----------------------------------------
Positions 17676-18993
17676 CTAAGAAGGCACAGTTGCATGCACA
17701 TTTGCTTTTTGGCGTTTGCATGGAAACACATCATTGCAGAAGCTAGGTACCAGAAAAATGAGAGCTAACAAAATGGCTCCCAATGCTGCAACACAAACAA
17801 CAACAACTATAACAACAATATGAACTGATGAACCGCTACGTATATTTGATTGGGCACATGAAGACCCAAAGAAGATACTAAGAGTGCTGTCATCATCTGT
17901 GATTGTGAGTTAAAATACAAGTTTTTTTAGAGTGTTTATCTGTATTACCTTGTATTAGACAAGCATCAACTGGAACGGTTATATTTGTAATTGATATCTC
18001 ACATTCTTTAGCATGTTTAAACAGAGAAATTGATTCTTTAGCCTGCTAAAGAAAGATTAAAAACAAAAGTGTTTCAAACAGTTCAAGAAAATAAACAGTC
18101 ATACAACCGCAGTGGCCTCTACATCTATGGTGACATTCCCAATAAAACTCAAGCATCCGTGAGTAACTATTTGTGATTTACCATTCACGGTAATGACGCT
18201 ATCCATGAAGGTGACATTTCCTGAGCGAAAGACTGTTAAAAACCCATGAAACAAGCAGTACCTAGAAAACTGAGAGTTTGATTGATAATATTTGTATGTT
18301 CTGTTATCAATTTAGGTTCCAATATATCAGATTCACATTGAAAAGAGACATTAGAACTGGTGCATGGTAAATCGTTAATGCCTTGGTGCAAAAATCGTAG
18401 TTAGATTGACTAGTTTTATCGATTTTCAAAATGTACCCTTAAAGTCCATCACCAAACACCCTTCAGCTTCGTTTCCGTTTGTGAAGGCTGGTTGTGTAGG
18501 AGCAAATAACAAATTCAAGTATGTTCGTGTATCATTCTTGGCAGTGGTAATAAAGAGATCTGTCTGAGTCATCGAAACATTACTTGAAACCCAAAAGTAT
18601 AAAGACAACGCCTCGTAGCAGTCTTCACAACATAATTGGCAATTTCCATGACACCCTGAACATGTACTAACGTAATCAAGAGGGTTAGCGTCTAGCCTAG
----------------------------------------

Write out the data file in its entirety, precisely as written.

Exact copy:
Positions 17676-18993
17676 CTAAGAAGGCACAGTTGCATGCACA
17701 TTTGCTTTTTGGCGTTTGCATGGAAACACATCATTGCAGAAGCTAGGTACCAGAAAAATGAGAGCTAACAAAATGGCTCCCAATGCTGCAACACAAACAA
17801 CAACAACTATAACAACAATATGAACTGATGAACCGCTACGTATATTTGATTGGGCACATGAAGACCCAAAGAAGATACTAAGAGTGCTGTCATCATCTGT
17901 GATTGTGAGTTAAAATACAAGTTTTTTTAGAGTGTTTATCTGTATTACCTTGTATTAGACAAGCATCAACTGGAACGGTTATATTTGTAATTGATATCTC
18001 ACATTCTTTAGCATGTTTAAACAGAGAAATTGATTCTTTAGCCTGCTAAAGAAAGATTAAAAACAAAAGTGTTTCAAACAGTTCAAGAAAATAAACAGTC
18101 ATACAACCGCAGTGGCCTCTACATCTATGGTGACATTCCCAATAAAACTCAAGCATCCGTGAGTAACTATTTGTGATTTACCATTCACGGTAATGACGCT
18201 ATCCATGAAGGTGACATTTCCTGAGCGAAAGACTGTTAAAAACCCATGAAACAAGCAGTACCTAGAAAACTGAGAGTTTGATTGATAATATTTGTATGTT
18301 CTGTTATCAATTTAGGTTCCAATATATCAGATTCACATTGAAAAGAGACATTAGAACTGGTGCATGGTAAATCGTTAATGCCTTGGTGCAAAAATCGTAG
18401 TTAGATTGACTAGTTTTATCGATTTTCAAAATGTACCCTTAAAGTCCATCACCAAACACCCTTCAGCTTCGTTTCCGTTTGTGAAGGCTGGTTGTGTAGG
18501 AGCAAATAACAAATTCAAGTATGTTCGTGTATCATTCTTGGCAGTGGTAATAAAGAGATCTGTCTGAGTCATCGAAACATTACTTGAAACCCAAAAGTAT
18601 AAAGACAACGCCTCGTAGCAGTCTTCACAACATAATTGGCAATTTCCATGACACCCTGAACATGTACTAACGTAATCAAGAGGGTTAGCGTCTAGCCTAG